A Toledo nonprofit agency, which each year helps more than a thousand area adolescents with mental illness and substance abuse issues, will soon permanently close its doors, Lucas County officials announced yesterday.
Connecting Point, an agency that treated 2,100 children in 2008 and currently has a 1,200-youth caseload, will close, said Interim Director Delores Williams.
We are reassuring clients that services will continue in the short term, Ms. Williams said in a statement. Our agency will work with each client to coordinate the transition of their services to a new provider.
Angie Hennessy of Oregon was thoroughly disappointed yesterday when she arrived at the agency s office on Cherry Street with her 12-year-old son and was told of the planned closing.
He has ADHD and now that they won t have this anymore, I don t know where he ll be sent, Ms. Hennessy said. It s very upsetting. His grades have gone from failing a year ago to all A s now, so this has really helped.
Ms. Hennessy said parents were told yesterday the agency would close in about 30 days.
Connecting Point employs 147 people and is funded by the Mental Health and Recovery Services Board of Lucas County.
The youth agency got its start in 1974 with a shelter for runaways and a 24-hour emergency hot line service.
It has offered mental health therapy for children and their families, substance abuse treatment, and other services for youths.
In October, the agency announced its 24-hour assistance center for children would be temporarily closed. It has not reopened.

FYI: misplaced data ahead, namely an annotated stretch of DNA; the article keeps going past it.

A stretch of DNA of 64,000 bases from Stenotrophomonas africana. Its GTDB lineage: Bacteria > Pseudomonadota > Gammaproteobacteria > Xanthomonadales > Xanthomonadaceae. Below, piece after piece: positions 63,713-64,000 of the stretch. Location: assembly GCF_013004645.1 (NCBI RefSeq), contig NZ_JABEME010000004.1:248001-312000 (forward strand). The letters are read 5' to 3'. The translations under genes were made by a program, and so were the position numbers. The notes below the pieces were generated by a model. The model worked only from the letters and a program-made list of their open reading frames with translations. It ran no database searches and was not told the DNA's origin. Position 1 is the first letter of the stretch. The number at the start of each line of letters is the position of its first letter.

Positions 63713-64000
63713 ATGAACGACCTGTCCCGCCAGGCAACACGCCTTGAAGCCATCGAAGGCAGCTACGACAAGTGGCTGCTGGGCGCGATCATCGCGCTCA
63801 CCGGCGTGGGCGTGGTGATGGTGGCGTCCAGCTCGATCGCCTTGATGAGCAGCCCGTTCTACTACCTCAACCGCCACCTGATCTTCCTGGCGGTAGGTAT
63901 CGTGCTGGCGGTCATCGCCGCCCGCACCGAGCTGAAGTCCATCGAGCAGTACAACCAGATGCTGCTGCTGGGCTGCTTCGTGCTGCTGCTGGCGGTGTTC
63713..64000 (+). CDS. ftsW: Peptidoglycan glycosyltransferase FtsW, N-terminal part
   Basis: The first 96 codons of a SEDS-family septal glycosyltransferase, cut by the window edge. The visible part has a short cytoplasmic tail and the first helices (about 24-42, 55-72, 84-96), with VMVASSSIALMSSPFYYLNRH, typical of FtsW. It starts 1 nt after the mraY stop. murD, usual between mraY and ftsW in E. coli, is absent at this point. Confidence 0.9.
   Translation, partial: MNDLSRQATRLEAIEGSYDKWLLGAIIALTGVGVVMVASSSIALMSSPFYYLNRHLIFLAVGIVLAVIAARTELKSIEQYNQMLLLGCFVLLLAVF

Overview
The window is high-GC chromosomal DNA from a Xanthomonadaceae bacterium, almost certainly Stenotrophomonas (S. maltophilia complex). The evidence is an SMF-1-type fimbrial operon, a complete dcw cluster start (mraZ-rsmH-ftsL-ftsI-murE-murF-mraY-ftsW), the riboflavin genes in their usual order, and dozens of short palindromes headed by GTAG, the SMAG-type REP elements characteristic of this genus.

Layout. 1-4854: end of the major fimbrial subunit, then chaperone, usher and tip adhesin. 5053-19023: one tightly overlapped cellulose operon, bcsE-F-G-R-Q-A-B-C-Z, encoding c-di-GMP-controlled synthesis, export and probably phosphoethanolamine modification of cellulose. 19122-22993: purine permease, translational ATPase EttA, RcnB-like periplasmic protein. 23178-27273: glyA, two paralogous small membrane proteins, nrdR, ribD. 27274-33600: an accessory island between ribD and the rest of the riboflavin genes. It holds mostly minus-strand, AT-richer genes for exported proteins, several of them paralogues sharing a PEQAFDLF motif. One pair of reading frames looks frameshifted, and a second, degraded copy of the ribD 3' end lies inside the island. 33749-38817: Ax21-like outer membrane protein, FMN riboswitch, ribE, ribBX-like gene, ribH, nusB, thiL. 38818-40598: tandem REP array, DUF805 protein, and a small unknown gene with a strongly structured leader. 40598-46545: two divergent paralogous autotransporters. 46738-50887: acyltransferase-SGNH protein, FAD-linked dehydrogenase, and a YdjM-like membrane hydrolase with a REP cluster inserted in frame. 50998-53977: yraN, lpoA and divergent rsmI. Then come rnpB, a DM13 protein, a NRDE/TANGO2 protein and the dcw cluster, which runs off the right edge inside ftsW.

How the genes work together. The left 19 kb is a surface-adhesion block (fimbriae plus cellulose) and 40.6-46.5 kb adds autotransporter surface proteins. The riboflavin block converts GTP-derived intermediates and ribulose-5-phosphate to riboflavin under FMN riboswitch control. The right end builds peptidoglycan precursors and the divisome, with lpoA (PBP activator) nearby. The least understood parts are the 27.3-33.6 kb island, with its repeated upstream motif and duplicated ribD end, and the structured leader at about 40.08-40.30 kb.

Jacqueline Martin, director of the mental health and recovery services board, said the children would be placed with other agencies.
Mental health services have received only continuation funding from the state for a number of years and [Connecting Point] had some grants that were not renewed, Ms. Martin said.
Also, their billings have not kept pace with the revenue they ve needed to offset the cost of operations.
Connecting Point, with four locations in Toledo, has an $8.3 million annual budget, of which the county funnels $6.3 million of state local funding. Closing the 24-hour assistance center was an attempt to save the agency, Ms. Martin said.
Even though voters on Nov. 4 approved a replacement levy for the MHRS board, officials in November said its board which gives funding to Compass, Connecting Point, and 20 other agencies would have to cut about $300,000 from worthwhile but nonessential programs provided by some of them by April 1.
As much as we appreciate the levy, it is really just helping us keep our head above water, Ms. Martin said then.
Connecting Point leaders also were grateful the levy passed, but in November its board president, Diana Chatman, told The Blade the agency was looking for other sources of funding.
The youth behavioral health agency at that point also had to cancel one fund-raiser and was expected to halt another in June because it didn t have the money to put them on, Ms. Chatman said then.
Nancy Yunker, president of Lutheran Social Services of Northwestern Ohio, said other agencies would rally to make sure the children would get the help they need because of the loss of Connecting Point.
I am certainty hopeful and prayerful there will be a successful resolution, Ms. Yunker said. We and other organizations that have been providing services would be happy to step forward and provide services as we are very concerned about the vulnerable population in our community.
This is a difficult time for the economics of all behavioral health organizations and we know that state is advocating cuts so all of the organizations will be facing difficult times in the next two years, Ms. Yunker said.
Larry Hemme, chief clinical officer for Unison Behavioral Health Group, also said his agency would be among those filling the void left by Connecting Point.
Contact Ignazio Messina at:firstname.lastname@example.org 419-724-6171.